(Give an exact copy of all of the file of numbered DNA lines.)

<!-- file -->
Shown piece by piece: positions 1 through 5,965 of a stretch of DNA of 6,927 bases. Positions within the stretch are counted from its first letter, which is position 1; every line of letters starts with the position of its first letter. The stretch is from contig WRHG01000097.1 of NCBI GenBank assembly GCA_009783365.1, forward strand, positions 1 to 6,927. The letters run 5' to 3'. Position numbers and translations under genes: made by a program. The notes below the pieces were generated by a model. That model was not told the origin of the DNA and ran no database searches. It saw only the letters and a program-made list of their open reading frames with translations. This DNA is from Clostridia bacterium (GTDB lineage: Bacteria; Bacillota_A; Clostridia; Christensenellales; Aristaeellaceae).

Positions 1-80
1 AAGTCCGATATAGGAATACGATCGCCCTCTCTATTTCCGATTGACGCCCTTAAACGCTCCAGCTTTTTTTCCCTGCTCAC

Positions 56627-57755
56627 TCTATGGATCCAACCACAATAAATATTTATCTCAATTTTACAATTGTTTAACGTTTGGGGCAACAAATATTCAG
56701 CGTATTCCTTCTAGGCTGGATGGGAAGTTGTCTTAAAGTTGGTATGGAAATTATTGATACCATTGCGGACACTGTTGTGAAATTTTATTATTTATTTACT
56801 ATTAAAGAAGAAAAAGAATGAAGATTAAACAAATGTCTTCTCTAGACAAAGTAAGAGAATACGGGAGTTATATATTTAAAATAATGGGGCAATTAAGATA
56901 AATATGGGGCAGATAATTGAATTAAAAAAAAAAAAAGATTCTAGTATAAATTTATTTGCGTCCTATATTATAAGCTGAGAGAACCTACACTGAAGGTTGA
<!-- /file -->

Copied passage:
Shown piece by piece: positions 1 through 5,965 of a stretch of DNA of 6,927 bases. Positions within the stretch are counted from its first letter, which is position 1; every line of letters starts with the position of its first letter. The stretch is from contig WRHG01000097.1 of NCBI GenBank assembly GCA_009783365.1, forward strand, positions 1 to 6,927. The letters run 5' to 3'. Position numbers and translations under genes: made by a program. The notes below the pieces were generated by a model. That model was not told the origin of the DNA and ran no database searches. It saw only the letters and a program-made list of their open reading frames with translations. This DNA is from Clostridia bacterium (GTDB lineage: Bacteria; Bacillota_A; Clostridia; Christensenellales; Aristaeellaceae).

Positions 1-80
1 AAGTCCGATATAGGAATACGATCGCCCTCTCTATTTCCGATTGACGCCCTTAAACGCTCCAGCTTTTTTTCCCTGCTCAC

Positions 56627-57755
56627 TCTATGGATCCAACCACAATAAATATTTATCTCAATTTTACAATTGTTTAACGTTTGGGGCAACAAATATTCAG
56701 CGTATTCCTTCTAGGCTGGATGGGAAGTTGTCTTAAAGTTGGTATGGAAATTATTGATACCATTGCGGACACTGTTGTGAAATTTTATTATTTATTTACT
56801 ATTAAAGAAGAAAAAGAATGAAGATTAAACAAATGTCTTCTCTAGACAAAGTAAGAGAATACGGGAGTTATATATTTAAAATAATGGGGCAATTAAGATA
56901 AATATGGGGCAGATAATTGAATTAAAAAAAAAAAAAGATTCTAGTATAAATTTATTTGCGTCCTATATTATAAGCTGAGAGAACCTACACTGAAGGTTGA